Last updated on June 7th, 2019 at 03:03 pm
Our main test involves using a DataColor Spyder Elite 5 Colorimeter to assess a display’s image quality. The device sits on top of the screen while the software generates colour tones and patterns, which it compares against predetermined values to work out how accurate the screen is.
The results show –
- A monitor’s maximum brightness in candelas or cd/m2 at various levels set in the OSD.
- A monitor’s contrast ratio at various brightness levels in the OSD.
- The brightness deviation across the panel.
- The black and white points.
- The colour accuracy, expressed as a Delta E ratio, with a result under 3 being fine for normal use, and under 2 being great for colour-accurate design work.
- The exact gamma levels, with a comparison against preset settings in the OSD.
We first run this test with the display in its default, out-of-the-box state, with all settings on default. We then calibrate the screen using the Spyder software and run the test again.
We always test the display subjectively on the Windows desktop, using it for general tasks such as browsing and word processing, and with games as well, even if the display is not intended solely for that purpose.
We pay careful attention to any artefacts, ghosting or motion blur, and enable any gaming-specific features, such as adaptive-sync settings like G-Sync or FreeSync, using a compatible graphics card in our test PC.
We performed the quality tests on the 499P9H at its native 5,120 x 1,440 resolution in the default mode using one of the HDMI connections. Our test system was equipped with an AMD Radeon Vega Frontier Edition graphics card, which supports FreeSync.
Although Philips claims 91 per cent AdobeRGB, we only registered 84 per cent. This is a decent score, but not outstanding.
Brightness uniformity is reasonable, with no corner or edge going over 10 per cent difference to the centre, and most under 7 per cent.
Colour uniformity is also reasonable, although there are some issues with the bottom left corner.
The 499P9H almost hits its rated 450cd/m2 brightness at 100 per cent, although the default setting is actually 70 per cent. The contrast manages to hit 1,250:1 most of the time, with a little variance, but the white point goes up slightly with brightness, starting at 7200K at 0 per cent and rising to 7500K at 100 per cent.
There are many OSD presets on offer, and they vary quite a bit. The default Off equates to 337.9cd/m2 brightness, 1,180:1 contrast and 7400K white point. EasyRead, Office, Photo and Game all use brightness around the 315cd/m2 mark, although Game contrast is highest at 1,320:1, Office and Photo use 1,100:1, and EasyRead 1,200:1.
The latter has a relatively cool, 7500K white point, Game a slightly lower 7400K, whilst Office and Photo both sit at 7200K. In fact, it’s hard to distinguish them in this test. However, it’s worth noting that EasyRead actually switches the screen to greyscale, which presumably makes text easier to read.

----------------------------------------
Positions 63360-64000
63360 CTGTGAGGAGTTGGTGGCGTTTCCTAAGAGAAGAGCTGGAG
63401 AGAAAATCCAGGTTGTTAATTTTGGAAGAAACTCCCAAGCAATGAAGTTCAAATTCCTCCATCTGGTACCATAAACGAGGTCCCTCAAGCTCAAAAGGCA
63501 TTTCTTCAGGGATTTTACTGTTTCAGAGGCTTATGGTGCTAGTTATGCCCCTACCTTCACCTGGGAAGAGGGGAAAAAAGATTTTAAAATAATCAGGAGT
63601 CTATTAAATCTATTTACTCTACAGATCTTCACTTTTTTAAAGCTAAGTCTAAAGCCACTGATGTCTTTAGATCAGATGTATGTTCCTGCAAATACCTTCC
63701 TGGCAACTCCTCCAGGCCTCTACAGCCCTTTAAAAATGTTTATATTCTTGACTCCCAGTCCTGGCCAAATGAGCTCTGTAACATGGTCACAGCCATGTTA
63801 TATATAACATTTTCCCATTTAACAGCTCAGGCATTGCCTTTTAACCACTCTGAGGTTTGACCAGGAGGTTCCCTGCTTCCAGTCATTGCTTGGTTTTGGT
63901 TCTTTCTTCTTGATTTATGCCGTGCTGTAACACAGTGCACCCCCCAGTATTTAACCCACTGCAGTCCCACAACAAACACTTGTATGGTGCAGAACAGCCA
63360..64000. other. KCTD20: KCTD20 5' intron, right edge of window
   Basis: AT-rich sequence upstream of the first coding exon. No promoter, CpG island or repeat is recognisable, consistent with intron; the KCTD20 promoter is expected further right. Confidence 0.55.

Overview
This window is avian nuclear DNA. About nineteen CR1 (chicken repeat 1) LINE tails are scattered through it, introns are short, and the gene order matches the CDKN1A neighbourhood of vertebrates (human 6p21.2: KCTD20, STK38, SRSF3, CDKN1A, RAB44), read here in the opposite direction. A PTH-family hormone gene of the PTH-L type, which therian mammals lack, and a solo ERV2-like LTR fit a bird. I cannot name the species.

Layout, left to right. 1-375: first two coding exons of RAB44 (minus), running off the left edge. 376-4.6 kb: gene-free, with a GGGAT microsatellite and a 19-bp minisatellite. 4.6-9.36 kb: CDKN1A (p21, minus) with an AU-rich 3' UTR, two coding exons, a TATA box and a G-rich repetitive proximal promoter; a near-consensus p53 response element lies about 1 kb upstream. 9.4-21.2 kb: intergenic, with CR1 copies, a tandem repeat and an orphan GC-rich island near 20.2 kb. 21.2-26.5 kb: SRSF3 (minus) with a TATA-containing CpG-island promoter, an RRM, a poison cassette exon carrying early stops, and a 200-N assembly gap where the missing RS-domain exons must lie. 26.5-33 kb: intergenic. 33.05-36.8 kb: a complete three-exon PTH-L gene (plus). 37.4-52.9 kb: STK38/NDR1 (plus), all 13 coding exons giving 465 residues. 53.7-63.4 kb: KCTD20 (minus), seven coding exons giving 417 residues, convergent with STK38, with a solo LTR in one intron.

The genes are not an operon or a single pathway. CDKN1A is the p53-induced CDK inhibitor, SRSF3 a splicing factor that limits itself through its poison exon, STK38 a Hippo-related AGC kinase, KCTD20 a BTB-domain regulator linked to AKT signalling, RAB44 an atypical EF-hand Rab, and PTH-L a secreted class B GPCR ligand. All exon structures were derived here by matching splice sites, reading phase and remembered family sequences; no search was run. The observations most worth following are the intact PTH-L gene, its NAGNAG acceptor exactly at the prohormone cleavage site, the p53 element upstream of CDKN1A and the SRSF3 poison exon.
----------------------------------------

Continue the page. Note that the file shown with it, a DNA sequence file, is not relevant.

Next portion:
Movie mode reduces brightness to 271.4cd/m2, and a similar 1,170:1 contrast to other presets, but the white point is a much cooler 8600K. Economy mode, unsurprisingly, drops brightness down to 161.8cd/m2, but uses a similar 1,190:1 contrast and 7100K white point to other presets. LowBlue Mode is close to full brightness at 428.5cd/m2, with 1,200:1 contrast but a much warmer 5500K white point. Finally, SmartUniformity uses a midrange 223.9cd/m2 brightness, lower 830:1 contrast, and slightly cool 7500K white point.
Apart from the top 2.6 setting, all the gamma options correspond exactly to the values they are supposed to have. The 2.6 one is just a little off at 2.5.
Sadly, the 499P9H only has mediocre colour accuracy out of the box, with an average deviance of 2.85. So it was a ripe candidate for calibration with the Spyder.
As usual, there’s no change to the gamut, with 100 per cent sRGB and 84 per cent AdobeRGB.
More surprisingly, the gamma has dropped quite a bit. Now the 2.2 setting equates to a real gamma of 2.0.
There has been precisely no benefit to colour accuracy, which remains at an average deviance of 2.85. So our advice is not to bother calibrating this screen.
Overall, this is a slightly disappointing performance. There’s no area of major weakness, but we would have preferred better colour accuracy in a flagship model such as this at this price.
However, the wideness of this screen certainly has a major wow factor. The huge width is like having a dual-screen setup, except better because it’s all one seamless desktop. We also particularly enjoyed driving cars around in GTA on this screen. The lack of high refresh (and need for hugely powerful graphics to drive the resolution) won’t make this a great choice for FPS titles, but if you’re not so needy of frame rates, the immersive nature of this width works very well for driving-type titles. It’s awesome for video editing, too, allowing you to have every panel open and visible – and a large preview to one side too.